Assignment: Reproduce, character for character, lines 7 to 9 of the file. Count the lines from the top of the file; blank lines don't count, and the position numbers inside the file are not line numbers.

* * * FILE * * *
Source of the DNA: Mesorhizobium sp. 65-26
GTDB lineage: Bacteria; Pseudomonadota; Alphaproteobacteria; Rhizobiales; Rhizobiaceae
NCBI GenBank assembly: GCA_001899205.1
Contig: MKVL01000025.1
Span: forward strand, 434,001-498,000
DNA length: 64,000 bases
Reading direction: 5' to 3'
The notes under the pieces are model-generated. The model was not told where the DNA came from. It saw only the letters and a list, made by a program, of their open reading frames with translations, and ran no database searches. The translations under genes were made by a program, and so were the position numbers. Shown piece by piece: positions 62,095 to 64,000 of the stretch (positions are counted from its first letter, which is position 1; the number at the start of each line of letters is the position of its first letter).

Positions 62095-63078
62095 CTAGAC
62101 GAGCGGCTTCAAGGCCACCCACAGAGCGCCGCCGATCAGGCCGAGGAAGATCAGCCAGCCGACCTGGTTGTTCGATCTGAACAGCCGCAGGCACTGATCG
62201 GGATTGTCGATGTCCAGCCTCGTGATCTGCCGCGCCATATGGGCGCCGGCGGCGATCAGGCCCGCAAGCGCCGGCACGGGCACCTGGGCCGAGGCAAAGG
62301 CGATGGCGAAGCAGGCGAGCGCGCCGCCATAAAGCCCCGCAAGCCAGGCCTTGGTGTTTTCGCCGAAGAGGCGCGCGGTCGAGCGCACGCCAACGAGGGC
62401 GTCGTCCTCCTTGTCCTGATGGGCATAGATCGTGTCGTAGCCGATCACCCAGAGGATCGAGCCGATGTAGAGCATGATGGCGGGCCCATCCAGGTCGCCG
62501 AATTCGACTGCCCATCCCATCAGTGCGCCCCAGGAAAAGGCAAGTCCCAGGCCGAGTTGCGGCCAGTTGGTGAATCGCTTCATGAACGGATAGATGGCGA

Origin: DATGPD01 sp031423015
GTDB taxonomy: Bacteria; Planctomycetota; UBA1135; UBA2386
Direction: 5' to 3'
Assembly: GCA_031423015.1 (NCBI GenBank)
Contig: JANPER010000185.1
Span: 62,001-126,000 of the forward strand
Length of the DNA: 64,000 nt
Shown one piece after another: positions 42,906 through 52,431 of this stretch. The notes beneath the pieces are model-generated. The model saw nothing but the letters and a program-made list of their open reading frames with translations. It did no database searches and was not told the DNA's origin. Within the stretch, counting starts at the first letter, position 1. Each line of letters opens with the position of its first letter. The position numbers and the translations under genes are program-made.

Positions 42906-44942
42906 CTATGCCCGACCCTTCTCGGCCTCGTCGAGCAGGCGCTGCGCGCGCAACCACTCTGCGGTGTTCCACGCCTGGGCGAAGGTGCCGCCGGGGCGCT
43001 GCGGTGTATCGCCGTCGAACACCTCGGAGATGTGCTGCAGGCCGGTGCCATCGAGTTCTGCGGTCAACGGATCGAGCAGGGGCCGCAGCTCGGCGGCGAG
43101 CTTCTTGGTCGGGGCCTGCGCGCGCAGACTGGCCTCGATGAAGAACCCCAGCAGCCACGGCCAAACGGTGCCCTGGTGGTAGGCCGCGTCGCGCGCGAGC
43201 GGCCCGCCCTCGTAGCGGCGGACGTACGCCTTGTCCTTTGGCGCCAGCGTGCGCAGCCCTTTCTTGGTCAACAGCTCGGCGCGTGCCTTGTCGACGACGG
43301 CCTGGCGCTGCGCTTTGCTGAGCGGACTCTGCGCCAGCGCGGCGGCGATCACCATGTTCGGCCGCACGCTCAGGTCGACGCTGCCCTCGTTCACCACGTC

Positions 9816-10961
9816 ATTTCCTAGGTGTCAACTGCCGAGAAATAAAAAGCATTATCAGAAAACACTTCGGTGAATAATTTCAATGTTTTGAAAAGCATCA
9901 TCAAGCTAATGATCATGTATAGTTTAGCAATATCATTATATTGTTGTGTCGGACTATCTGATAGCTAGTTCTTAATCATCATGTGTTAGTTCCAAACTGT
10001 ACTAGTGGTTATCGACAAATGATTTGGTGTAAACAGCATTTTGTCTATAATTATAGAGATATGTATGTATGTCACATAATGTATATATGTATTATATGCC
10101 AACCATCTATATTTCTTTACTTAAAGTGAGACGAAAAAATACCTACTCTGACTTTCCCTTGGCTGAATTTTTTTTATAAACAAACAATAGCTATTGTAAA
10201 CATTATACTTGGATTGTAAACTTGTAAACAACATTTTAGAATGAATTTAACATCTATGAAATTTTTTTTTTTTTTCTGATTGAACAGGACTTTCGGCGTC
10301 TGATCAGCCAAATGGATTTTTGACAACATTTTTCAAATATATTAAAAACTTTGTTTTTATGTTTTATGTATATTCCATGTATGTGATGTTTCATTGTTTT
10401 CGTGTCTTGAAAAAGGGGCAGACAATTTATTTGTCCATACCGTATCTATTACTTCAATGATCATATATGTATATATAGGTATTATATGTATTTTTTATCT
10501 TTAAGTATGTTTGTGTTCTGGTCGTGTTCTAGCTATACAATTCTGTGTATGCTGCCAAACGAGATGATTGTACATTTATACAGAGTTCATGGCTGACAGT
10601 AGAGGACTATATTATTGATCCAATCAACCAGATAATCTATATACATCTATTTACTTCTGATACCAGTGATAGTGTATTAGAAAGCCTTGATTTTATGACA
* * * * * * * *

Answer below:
Reading direction: 5' to 3'
The notes under the pieces are model-generated. The model was not told where the DNA came from. It saw only the letters and a list, made by a program, of their open reading frames with translations, and ran no database searches. The translations under genes were made by a program, and so were the position numbers. Shown piece by piece: positions 62,095 to 64,000 of the stretch (positions are counted from its first letter, which is position 1; the number at the start of each line of letters is the position of its first letter).

Positions 62095-63078